HALF MOON BAY — Renato Juarez Perez got the gut-wrenching call around 4 p.m. on Monday — one of his cousins was killed, and another badly injured, in the mass shooting that claimed seven lives in this coastal farming community.
The brothers, Jose and Pedro Romero Perez, are among the victims of Monday’s violence at two farms in Half Moon Bay. Jose, in his late 30s, was killed at Mountain Mushroom Farm, while Pedro, in his 20s, was badly injured there and transported to a local hospital, Juarez Perez said.
“Just two days ago, we were talking,” Juarez Perez said. Now, he, along with family and friends in the U.S. and Mexico, are left wondering how — and why — the brothers were killed.
Officials say the suspected shooter, 66-year-old Half Moon Bay resident Chunli Zhao, worked at Mountain Mushroom Farm and may have been involved in a workplace dispute.
Alicia Ortega also is searching for answers. Just a few miles down the coast from where the brothers were shot, three more people were gunned down at Concord Farms, including her boyfriend and nextdoor neighbor, Martin Martinez, who helped cultivate and pick mushrooms.
Ortega said she was cooking in her Moss Beach home when she received the call from a friend that Martinez had been killed.
“I’m on my way there,” Ortega told her friend.
“Don’t go,” the friend said. “The shooter is still on the loose.”
Ortega raced there anyway, until she was stopped by sheriff’s deputies.
Ortega’s husband died three years ago, she said, and now she has lost Martinez, who was 50 and had no children. He had worked for Concord Farms for 27 years and had worked with Zhao about 7 years ago, she said. She doesn’t remember Martinez ever mentioning him.
“What can I tell you? Only great things about him,” she said. “He was a human being with a big heart. He cares about everyone.”
When her husband was sick, Martinez would walk with Ortega and her husband through their mobile home park for exercise. When she needed help moving him, Martinez would come over to lift him. And when her husband was dying, after Martinez finished his shift at the farm, “instead of coming home to rest, he would go to the hospital to see my husband and stay there until 10 o’clock,” she said. “Until my husband told him to go home, you have to go to work tomorrow.”
Then Martinez would be up and at work by 6:30 the next morning. After her husband died, she and Martinez became closer. The week before he died, she cooked his favorite meals – including chile rellenos and tacos, and every day she would leave a lunch bag on the roof of his car to find in the morning.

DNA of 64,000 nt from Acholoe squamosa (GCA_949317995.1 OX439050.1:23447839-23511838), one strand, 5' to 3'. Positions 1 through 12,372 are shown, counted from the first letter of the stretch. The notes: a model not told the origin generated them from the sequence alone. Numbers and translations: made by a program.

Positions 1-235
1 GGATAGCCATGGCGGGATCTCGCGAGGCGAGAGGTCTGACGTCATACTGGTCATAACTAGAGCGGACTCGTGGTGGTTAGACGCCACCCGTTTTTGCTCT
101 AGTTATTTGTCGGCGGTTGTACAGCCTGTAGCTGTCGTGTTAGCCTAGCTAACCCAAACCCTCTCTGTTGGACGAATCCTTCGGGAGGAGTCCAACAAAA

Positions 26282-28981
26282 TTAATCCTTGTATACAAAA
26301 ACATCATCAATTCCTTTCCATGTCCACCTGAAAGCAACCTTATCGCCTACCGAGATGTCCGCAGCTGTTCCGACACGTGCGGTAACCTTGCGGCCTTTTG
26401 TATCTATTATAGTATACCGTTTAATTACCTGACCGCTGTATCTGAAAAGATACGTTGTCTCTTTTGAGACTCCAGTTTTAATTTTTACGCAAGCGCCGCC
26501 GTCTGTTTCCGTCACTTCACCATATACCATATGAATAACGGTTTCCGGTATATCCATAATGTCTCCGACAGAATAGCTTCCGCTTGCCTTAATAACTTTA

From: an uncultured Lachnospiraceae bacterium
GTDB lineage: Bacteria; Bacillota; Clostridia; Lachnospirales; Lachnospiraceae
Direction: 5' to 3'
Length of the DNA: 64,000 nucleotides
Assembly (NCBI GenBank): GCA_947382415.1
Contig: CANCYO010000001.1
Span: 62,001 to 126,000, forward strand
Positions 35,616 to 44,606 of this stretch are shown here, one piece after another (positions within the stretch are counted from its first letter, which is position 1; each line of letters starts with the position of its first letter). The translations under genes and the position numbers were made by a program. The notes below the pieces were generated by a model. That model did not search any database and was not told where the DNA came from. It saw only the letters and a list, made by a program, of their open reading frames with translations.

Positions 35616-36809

The Romero Perez brothers had not been in Half Moon Bay long.
Renato Juarez Perez said his cousins came to the coastal community a short time ago to be close to family and contribute to the support system that keeps many farmworker families above water financially and socially.
He described Jose as a very nice, very quiet and sociable guy, a family man, who provided for four children and a wife while living at the mushroom farm.. Juarez Perez remembers fondly all of the family dinners, reunions, parties and simple errand-running they would do together. Pedro, he said, was the same — a quiet, reserved, hard-working man who never made a fuss.
Both cousins were thinking about leaving California after a couple of thin paychecks and little work, said Maria Melgar, who runs the Hilltop Grocery store on Highway 92 — about half a mile from Mountain Mushroom Farm — that the family frequented.
“I’m a store owner, so I see them all the time,” Maria Melgar said, tears running down her face. “I was taking a rest day yesterday but when I got the call, I was so sad I started crying. It’s so sad.”
The identities of the five men and two women who were killed, and the one man who was injured — had not been officially released as of Tuesday evening. It is not yet clear if Zhao targeted specific victims, officials said.
Fabiola Procopio, Melgar’s daughter, said she occasionally drove customers home to the mushroom farm and found their living conditions spartan. There were a number of trailers, she said, but also tent-like structures where workers lived.
“Sometimes, they didn’t even have like a real roof, they would just make one,” she said. “I mean, they needed to find money and a place to live so I didn’t really question it.”
Juarez Perez said his cousins were thinking of moving on from Half Moon Bay.
“You come here and you make plans and sometimes things don’t happen the way you thought,” Juarez Perez said. “They weren’t happening as planned.”
Nhat V. Meyer/Bay Area News Group